Today’s Illustration: On A Collision Course

Today’s Illustration:  The Format & Purpose

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  • The basic facts of the event or person are laid out.
  • Quotations about the event or person are included
  • “Key Illustrative Thoughts” are designed to get your mind thinking about possible ways to use the illustration.
  • The Key Thoughts catch some of the keywords and phrases found in the illustrations content
  • Other information which might be of interest is provided at the end.
  • Additional links for your own further exploration of the topic, person, or event



 Linda_Morgan_1956 Linda Cianfarra  Linda Cianfarra, Survivor!

On This Day: July 25, 1956 — The Collision of the Andrea Doria & The Stockholm

The Andria Doria left Italy on July 17, 1956.  She was bound for New York City.  The ship was on a collision course with the Stockholm, while officers on both ships believed that were passing each other with sufficient clearance.

The collision drew worldwide attention.  Harry Trask, of the Boston-Herald Traveller, chartered a Beechcraft airplane to take pictures of the ship.  He won a Pulitzer Prize in Photojournalism for his 16 sequenced ariel photographs of the Andrea Doria laying on its side hours before it finally sank.  Those were the last pictures taken of the ship above the ocean’s waters.  Today, the ship lies 180 to 250 feet down, on the floor of the Atlantic ocean.


9/04/2015 — “Who would have thought that the sinking of the Italian super luxury liner Andrea Doria outside New York Harbor 59 years ago would still be a Page 1 newspaper story?

But it is, or was, when the Boston Sunday Globe ran a long story Aug. 9 about Tom Pritchard, 64, a seasoned scuba diver, who went missing July 21 searching for the wreck, making him at least the 15th diver to die at the site.

The sunken ship, considered the Mount Everest of scuba diving, rests in some 250 feet of water off the coast of Nantucket.”


The History:

The Andrea Doria: 

Constructed by Italy after WW II.  Its construction began February 9, 1950, and was completed on June 16, 1951.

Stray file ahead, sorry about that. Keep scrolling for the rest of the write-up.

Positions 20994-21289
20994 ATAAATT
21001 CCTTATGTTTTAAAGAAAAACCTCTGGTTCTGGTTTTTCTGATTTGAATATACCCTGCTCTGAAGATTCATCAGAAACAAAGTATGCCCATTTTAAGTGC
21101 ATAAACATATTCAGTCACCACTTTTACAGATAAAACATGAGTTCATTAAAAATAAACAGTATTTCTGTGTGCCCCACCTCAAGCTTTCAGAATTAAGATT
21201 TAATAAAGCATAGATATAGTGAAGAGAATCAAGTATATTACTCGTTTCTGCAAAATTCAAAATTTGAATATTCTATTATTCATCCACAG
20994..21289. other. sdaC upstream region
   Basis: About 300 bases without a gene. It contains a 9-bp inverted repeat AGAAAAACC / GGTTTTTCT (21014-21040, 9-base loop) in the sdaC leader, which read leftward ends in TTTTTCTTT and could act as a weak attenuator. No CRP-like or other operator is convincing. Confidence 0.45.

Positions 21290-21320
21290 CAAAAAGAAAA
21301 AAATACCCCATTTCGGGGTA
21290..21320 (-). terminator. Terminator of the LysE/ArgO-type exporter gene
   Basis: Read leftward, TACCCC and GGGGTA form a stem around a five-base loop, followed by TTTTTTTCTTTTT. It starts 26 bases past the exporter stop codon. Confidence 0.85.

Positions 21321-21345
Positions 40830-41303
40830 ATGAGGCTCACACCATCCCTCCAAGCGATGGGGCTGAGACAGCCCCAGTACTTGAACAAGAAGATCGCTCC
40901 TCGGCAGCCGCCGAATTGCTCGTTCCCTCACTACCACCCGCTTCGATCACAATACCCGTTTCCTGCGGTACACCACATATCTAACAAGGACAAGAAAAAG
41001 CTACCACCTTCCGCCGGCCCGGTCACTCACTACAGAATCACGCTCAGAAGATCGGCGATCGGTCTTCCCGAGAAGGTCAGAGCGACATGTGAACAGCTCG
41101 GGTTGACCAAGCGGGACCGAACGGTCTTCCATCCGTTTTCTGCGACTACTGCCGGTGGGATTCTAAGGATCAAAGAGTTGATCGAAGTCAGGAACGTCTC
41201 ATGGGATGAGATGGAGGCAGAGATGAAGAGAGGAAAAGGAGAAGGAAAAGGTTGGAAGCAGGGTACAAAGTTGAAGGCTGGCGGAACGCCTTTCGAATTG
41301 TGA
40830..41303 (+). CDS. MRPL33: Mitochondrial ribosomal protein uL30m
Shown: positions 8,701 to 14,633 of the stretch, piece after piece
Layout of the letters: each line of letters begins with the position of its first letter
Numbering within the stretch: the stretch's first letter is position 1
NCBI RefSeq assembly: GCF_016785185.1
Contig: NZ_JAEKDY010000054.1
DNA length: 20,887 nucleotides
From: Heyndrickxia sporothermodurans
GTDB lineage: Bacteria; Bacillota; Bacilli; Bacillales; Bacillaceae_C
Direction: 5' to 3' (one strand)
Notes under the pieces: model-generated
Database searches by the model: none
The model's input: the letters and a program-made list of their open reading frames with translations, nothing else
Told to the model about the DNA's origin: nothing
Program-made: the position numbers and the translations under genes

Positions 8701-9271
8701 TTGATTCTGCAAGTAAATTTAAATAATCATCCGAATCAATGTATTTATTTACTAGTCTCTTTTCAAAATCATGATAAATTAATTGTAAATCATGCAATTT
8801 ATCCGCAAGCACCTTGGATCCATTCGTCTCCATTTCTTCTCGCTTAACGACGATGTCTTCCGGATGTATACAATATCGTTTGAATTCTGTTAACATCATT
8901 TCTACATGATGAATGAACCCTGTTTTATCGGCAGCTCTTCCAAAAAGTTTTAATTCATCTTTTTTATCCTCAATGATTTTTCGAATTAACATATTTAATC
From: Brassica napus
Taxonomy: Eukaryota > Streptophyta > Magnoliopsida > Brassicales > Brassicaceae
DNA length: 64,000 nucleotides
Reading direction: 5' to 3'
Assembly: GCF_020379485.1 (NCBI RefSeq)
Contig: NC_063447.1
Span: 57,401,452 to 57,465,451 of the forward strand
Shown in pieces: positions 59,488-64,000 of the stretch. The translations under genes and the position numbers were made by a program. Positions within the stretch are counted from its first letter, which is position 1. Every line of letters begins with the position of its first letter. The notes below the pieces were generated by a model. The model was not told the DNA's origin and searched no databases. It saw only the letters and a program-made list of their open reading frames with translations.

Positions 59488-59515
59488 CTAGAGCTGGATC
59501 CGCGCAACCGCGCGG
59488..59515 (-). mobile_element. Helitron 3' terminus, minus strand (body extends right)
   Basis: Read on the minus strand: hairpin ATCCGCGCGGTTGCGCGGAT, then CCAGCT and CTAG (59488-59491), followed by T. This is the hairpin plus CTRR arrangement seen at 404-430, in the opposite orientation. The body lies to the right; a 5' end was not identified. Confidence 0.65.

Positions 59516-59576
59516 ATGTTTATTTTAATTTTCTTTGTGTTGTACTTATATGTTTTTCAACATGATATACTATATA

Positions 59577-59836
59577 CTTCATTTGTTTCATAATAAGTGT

It was 697 feet long, 90 feet wide, a little over 29,000 tons.

The ship was able to accommodate 1,134 passengers and 572 crew members.

It was equipped with a double hull and 11 watertight compartments.

This was the ships 51st roundtrip crossing of the Atlantic Ocean — for a total of 102 crossings from 1953 to 1956.

It took approximately 9 days to cross the Atlantic.

The ship had 16 lifeboats, 8 on each side, enough to handle all the passengers and crew – The lifeboats could handle either 58, 70, or 146 passengers.

Known Flaws:

Instability: The ship’s instability was exemplified early when previously hit by a large wave (on its Maiden voyage) in the midst of a major storm, causing the ship to list 28 degrees, which was accentuated by the empty fuel tanks which typified its condition at the end of a voyage.

Availability Of Lifeboats: If the ship listed 15 degrees, the lifeboats on that side became inoperable.

Limits Of The Compartments:  If the ship listed 20 degrees, the water-tight compartments overflow, and flooded adjacent compartments.  It could handle two compartments being flooded without a concern of sinking.

The Andrea Doria was approaching the coast of Nantucket, Massacheuttes, on its way to New York.

The Captain of the Andrea Doria was hoping for an early arrival in New York and therefore made only a small reduction in the ship’s speed.

The Stockholm: 

The Stockholm pulled out of port in New York on Wednesday, July 25th, 1956.  It was the ships 103rd crossing.

It was 125 feet long, 69 feet wide, 12,165 tons.  It had 534 passengers and a crew of 208.

The Stockholm was equipped with an icebreaker bow.

Both the Andrea Doria and the Stockholm were moving in heavy fog off of the coast of Nantucket.

The Captain of the Stockholm was heading north of the typical shipping lane for eastbound ships, hoping to save time.


The Collision Of The Andrea & The Stockholm:

The two officers of both ships indicated that they had seen each other on radar.

At an approximate speed of at least 24 knots (some report indicate in the 30’s), the two ships were on a clear collision course with each other.

At 11:10 an Officer of the Andrea Doria realized that the Stockholm was headed right for them — “She’s coming right at us!”

The Stockholm hit “Andrea Doria’s starboard side like a battering ram, snapping bulkheads and penetrating some 30 feet into its hull.”

The Stockholm cut through seven of the eleven decks of the Andrea Doria.

When the Andrea Doria was struck, because it was top-heavy it began to list immediately starboard, and therefore half of its lifeboats were unusable.

Andria Doria radioed — “Here danger immediate —  Need lifeboats—as many as possible— can’t use our lifeboats.”

The Stockholm's Bow  The Stockholm Survived

The collision with the Stockholm had also torn open the Andrea Doria’s oil tanks, which were nearly empty, and filled them with ocean water, which accentuated the ship’s listing.

The Andrea Doria stayed afloat for eleven hours.  One of the surviving families recalls that evening . . . . .